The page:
"The worshippers of the gods go to them; to the manes go the ancestor-worshippers; to the Deities who preside over the elements go their worshippers; My devotees come to Me." ... "Whichever devotee desires to adore whatever such Deity with faith, in all such votaries I make that particular faith unshakable. Endowed with that faith, a votary performs the worship of that particular deity and obtains the fruits thereof, these being granted by Me alone." - Sri Krishna

Altair

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Re: Dies iræ, dies illa Solvet sæclum in favilla, Teste David cum Sibylla?
« Reply #3 on: November 04, 2018, 11:47:53 am »
What does your tradition say, if anything at all, about the end of our world, or our universe? If you follow a cyclical faith, what does it say about the end of the phases of that cycle?

Mine is cyclical, summed up by what is widely regarded as the most beautiful equation:



It's called Euler's Identity (pronounced "oiler's"; more about it here), and I think it says something profound about the universe. I've tried to describe that "something" in myth, particularly in regards to how everything ends. (See below.)

Quote
When does it come?

No idea; sometime in the distant future.

Quote
How does it come?

The monstrous, all-consuming dragon of chaos--embodying entropy--which has been held at bay by the Great Goddess's song since the beginning of time, returns to consume all as that song draws to its close. But now it returns with an ally, since one of the major gods--the underworld god, lord of the unknown--seems to have thrown over to its side.

Quote
Who lives, who dies, and how so? Why? What comes after?

Everybody dies, except the underworld god.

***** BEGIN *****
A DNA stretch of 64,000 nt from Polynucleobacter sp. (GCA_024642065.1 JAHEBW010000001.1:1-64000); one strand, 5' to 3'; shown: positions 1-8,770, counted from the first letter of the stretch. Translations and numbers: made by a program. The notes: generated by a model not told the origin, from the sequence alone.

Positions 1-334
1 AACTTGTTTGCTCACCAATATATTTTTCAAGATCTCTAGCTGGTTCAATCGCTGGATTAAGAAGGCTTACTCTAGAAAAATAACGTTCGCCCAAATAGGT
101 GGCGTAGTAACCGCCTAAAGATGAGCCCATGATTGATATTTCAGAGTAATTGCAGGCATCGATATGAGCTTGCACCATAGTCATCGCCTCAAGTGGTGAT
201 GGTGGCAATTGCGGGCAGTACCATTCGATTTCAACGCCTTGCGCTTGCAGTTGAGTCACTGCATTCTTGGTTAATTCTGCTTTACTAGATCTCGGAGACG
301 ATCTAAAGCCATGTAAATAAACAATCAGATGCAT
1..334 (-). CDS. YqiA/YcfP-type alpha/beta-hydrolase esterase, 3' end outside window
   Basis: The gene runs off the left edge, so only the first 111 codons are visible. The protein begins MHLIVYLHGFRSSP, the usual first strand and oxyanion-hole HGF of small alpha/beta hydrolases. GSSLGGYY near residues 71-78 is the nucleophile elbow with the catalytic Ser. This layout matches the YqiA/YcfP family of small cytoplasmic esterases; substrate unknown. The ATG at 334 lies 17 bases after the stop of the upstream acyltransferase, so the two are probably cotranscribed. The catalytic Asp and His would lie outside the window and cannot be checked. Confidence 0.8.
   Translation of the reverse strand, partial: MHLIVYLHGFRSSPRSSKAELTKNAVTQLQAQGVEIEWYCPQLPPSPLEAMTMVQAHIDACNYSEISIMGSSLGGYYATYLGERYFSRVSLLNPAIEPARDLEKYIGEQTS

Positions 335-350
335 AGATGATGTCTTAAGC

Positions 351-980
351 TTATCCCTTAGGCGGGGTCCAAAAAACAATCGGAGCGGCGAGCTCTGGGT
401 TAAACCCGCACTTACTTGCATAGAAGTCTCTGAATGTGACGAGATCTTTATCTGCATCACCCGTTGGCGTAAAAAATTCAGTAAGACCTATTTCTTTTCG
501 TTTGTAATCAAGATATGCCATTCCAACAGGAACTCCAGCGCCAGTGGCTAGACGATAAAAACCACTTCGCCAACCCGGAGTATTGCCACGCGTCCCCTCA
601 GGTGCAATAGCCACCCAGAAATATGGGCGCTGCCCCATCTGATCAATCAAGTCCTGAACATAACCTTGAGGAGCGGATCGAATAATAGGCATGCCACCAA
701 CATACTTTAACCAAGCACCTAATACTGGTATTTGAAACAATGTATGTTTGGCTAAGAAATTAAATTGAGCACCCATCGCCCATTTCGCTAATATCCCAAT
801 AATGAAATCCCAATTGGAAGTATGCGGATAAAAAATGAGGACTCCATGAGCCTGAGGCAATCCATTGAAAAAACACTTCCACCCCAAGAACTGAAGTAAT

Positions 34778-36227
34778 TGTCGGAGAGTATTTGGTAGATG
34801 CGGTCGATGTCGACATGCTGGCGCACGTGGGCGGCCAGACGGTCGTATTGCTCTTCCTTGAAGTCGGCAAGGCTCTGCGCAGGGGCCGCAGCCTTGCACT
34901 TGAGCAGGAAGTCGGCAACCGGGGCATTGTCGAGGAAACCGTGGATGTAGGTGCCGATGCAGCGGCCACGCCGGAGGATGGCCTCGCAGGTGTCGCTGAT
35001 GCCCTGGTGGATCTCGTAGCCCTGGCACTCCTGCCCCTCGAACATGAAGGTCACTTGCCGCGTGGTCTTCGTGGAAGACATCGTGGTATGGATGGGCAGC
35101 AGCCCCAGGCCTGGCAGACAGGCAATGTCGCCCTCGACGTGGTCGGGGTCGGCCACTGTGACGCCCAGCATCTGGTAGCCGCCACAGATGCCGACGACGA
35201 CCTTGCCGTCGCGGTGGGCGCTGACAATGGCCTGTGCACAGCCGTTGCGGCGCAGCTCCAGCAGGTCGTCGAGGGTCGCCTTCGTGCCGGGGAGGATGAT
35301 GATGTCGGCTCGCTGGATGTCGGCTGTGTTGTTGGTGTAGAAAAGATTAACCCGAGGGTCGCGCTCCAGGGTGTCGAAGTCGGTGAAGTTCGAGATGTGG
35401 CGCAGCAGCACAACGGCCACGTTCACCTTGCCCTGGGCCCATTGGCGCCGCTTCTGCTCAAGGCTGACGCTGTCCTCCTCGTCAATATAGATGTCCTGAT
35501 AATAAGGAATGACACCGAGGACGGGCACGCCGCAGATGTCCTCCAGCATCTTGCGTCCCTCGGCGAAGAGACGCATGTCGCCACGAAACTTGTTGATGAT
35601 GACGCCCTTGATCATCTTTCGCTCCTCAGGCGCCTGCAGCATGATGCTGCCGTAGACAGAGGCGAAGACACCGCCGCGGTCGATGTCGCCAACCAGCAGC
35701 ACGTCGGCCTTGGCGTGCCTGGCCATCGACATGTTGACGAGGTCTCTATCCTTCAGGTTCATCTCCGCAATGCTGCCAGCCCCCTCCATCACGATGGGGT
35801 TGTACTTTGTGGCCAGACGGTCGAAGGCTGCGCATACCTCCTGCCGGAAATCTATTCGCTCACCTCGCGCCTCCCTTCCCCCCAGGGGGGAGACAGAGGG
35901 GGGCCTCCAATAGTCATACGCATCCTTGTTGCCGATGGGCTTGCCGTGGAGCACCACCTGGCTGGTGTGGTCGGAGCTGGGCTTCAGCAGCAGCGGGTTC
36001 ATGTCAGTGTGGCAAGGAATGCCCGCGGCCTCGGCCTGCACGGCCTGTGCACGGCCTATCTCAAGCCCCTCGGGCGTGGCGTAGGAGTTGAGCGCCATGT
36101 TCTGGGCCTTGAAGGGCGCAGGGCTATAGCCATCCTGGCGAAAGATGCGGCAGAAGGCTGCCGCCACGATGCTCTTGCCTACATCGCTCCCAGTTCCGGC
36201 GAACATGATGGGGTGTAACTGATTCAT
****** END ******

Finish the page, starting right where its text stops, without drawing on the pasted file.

(The celestials, incl. goddesses of earth and moon, slain one by one by the dragon; the deities of fate, dreams, and nightmares, all poisoned thanks to the underworld god; the goddesses of sleep and death embrace in mutually assured destruction; and the underworld god uses his gift of gab to convince his rivals, the god of time and the god of space, to surrender their existence.)

That's when the underworld god pulls his double-double-cross, empowered by his dominion over all that was once the other gods to transcend to become the new Great Goddess, who takes up a new song to drive the dragon back, starting the cycle anew.
  • The Great Goddess, whose symbol is the perfect, beginning-and-endless circle, is shown mathematically as pi
  • Her song--the Song of Diversity, which changes one into many as She manifests as the universe--is represented by the mathematical constant e (The number e is about continuous growth)
  • The underworld god--the Lord of Things Unseen, who rules the impossible, the unknowable--is symbolized mathematically as the imaginary unit, i. This is the square root of -1, which is a number that can only exist in our imagination

Thus, returning to the equation: The song, raised to the power of the underworld god times the Great Goddess, + 1 (one complete iteration of the song), takes you back to the point of origin (0).

Whether this is insightful or me slapping meanings on things to make life and the universe seem more comprehensible is very much open to debate. And sorry for dragging you down a sacred geometry/mathematical rabbit hole!
« Last Edit: November 04, 2018, 11:55:57 am by Altair »
The first song sets the wheel in motion / The second is a song of love / The third song tells of Her devotion / The fourth cries joy from the sky above
The fifth song binds our fate to silence / and bids us live each moment well / The sixth unleashes rage and violence / The seventh song has truth to tell
The last song echoes through the ages / to ask its question all night long / And close the circle on these pages / These, the metamythos songs

Eastling

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Re: Dies iræ, dies illa Solvet sæclum in favilla, Teste David cum Sibylla?
« Reply #4 on: November 04, 2018, 12:21:05 pm »
I kinda had that impression, but of course Judaism is quite diverse, and different people have different views within the Jewish religion.

Two Jews, three opinions.

Quote